“There! Gold! Gold!”

Sunlight on the sparkling river

Looks like gold to the treasure hunter,

Treasure-hungry soldier.

One knight leans, to look

a little too far and the children push!

He topples!

He falls!

He splashes!

His friend swings round to help him,

Reaching down,

A hand outstretched

Reach further, a little more,

A little more and

He overbalances and joins his friend in the pool

Naked, the knuckleheads leave their armour out to dry

And head home,

Sad and soggy,

Dripping all the way.

 

Part 4: Into the Woods 

Over the bridge,

The children run,

And across the grass,

And up the stairs.

The steep stairs,

Steep stairs,

Climbing those slow stairs,

Squashing slugs as they go.

Half-way up is a stone seat

Where queens and goblins rest

Up, and

Up, and

Up

Up to the seven slabstone, gravestone walls

And into the deep woods

Tall trees grow in these woods,

Towering, toppling, tumbling trees,

A tangle of leaves and branches and bark,

Old, old trees and new saplings

A world of green and brown

Gawain rode here once

Looking for the gallant Green Knight,

He is long gone

But his horse’ hoofprints are cut into the stones.

Now, there are children in those trees

They hid in the leaves

Under the leaves,

For so long, for too long

And they became green

And as secret and silent

As the trees themselves.

The woods are full of wildlife,

Beavers, bears, boars and badgers,

Slugs slide and snails slither,

Rabbits, raging rats and reindeer

Hairy horses, hares and hiccuping hedgehogs.

But there are bears too, and

Dark spotted jaguars.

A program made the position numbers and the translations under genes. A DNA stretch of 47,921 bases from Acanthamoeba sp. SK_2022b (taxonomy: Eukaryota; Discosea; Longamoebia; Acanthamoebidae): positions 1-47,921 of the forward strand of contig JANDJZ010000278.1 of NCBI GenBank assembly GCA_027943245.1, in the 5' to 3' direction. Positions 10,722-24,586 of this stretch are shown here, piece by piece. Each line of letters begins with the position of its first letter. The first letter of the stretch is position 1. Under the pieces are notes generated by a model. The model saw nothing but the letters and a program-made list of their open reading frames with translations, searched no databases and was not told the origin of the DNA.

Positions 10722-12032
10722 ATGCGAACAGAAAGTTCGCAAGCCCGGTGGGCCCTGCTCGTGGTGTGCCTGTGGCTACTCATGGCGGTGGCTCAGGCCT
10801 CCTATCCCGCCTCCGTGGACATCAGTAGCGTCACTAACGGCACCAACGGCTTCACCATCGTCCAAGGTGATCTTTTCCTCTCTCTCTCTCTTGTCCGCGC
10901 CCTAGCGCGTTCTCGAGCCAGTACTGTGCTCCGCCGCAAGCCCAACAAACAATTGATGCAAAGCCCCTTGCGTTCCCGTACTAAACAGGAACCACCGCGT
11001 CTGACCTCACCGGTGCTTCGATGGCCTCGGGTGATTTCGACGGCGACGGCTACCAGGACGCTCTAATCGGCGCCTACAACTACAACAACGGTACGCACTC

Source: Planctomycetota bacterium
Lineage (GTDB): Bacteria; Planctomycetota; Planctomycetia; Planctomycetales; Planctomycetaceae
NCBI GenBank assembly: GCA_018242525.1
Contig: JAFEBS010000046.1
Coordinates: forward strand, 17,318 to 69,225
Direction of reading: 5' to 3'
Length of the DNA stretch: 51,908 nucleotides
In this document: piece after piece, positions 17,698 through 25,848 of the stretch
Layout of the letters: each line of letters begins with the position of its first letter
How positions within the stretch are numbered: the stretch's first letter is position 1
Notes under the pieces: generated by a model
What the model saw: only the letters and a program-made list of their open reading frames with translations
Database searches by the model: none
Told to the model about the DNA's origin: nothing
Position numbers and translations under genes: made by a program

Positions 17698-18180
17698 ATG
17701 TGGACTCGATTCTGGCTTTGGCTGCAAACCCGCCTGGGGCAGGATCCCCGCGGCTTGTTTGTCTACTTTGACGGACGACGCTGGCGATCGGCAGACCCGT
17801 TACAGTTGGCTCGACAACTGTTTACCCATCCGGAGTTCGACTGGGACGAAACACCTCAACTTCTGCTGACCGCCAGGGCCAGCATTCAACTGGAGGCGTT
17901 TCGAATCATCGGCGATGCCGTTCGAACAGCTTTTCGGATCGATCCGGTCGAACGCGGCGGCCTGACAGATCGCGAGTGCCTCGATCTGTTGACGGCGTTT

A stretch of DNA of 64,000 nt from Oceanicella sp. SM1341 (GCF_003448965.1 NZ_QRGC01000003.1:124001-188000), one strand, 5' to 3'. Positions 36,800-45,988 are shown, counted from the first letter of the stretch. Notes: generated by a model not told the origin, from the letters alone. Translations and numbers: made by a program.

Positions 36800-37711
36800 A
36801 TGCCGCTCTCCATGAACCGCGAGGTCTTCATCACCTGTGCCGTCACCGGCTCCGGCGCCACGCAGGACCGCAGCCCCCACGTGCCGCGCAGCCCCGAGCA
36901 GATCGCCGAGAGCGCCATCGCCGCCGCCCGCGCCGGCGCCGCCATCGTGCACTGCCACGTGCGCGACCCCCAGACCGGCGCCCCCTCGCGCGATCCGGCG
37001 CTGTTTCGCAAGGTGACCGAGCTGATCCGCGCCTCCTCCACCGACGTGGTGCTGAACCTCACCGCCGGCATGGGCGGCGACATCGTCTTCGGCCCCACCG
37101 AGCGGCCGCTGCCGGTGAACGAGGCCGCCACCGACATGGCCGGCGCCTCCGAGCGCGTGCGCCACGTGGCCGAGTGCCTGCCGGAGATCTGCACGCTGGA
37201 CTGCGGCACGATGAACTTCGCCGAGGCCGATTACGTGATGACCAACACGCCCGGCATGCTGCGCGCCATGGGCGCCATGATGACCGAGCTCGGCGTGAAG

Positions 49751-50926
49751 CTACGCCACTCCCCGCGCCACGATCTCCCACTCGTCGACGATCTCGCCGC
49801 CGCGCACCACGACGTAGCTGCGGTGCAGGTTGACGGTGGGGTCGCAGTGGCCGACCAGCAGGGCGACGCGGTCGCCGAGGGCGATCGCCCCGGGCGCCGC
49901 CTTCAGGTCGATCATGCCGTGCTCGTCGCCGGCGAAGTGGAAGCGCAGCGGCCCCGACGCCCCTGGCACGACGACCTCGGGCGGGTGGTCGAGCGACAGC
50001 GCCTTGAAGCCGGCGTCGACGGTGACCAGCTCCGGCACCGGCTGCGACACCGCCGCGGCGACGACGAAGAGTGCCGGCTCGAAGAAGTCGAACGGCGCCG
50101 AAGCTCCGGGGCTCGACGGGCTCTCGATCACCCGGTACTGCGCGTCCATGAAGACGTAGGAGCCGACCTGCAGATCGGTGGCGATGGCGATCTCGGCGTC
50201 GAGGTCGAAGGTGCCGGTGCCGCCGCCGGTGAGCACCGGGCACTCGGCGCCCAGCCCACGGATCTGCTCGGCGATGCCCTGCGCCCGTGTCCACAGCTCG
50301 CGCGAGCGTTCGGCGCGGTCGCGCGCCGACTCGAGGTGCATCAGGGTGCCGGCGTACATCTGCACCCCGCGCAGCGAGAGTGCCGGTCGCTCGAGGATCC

A wise goblin lives

In a cave,

Where twisted twirly twigs

Are wrapped round rough rocks.

Red-eyes goggle in Gooby’s

Green skin and

Yellow teeth smile.

As tall, he is

As he is wide, and

He tells them a terrible tale

That fills them with hope.

Down in the ruins

On the edge of the woods

Where the water runs fast and quiet and deep

Under the bridges and over the stones

Is a square stone house

And a little old lady.

By day she is a kind and lovely Grandmother

But at night,

Victoria changes.

She becomes

A wild wicked witch turning water into ice

Freezing the splashing stream

So that carriages skid and people plunge

And in the ice

They freeze.

She collects her petrified people at Pepper Hill Barn.

Ice servants to attend her or

Ice statues to decorate the highest ruins.

Ice forever, solid ice, always cold, never melting,

No thaw, no fire, no summer sun can save them.

And Gooby thinks, he knows, he’s not sure

But the children’s family

Their lost parents

Might stand in that frozen company

Unable to move, to speak, to think,

All they can do is dream,

Waiting for the people who can set them free.

But how to set the frozen free?

The Queen might know,

Beautiful Quire might help

And her Rainbow Mirror breaks magic

Ends spells and sorceries.

Part 5: The Dragon! 

So boldly the children set off through the wood

To find the Queen

But the path is long and they are hungry so

When they find an egg,

They stop to make a campfire and cook it.

What an egg! As big as a ball

As big as a bowl,

As big as a head.

A feast for all five of them,

All in one shell.

Crack it, shake it, scramble it, fry it!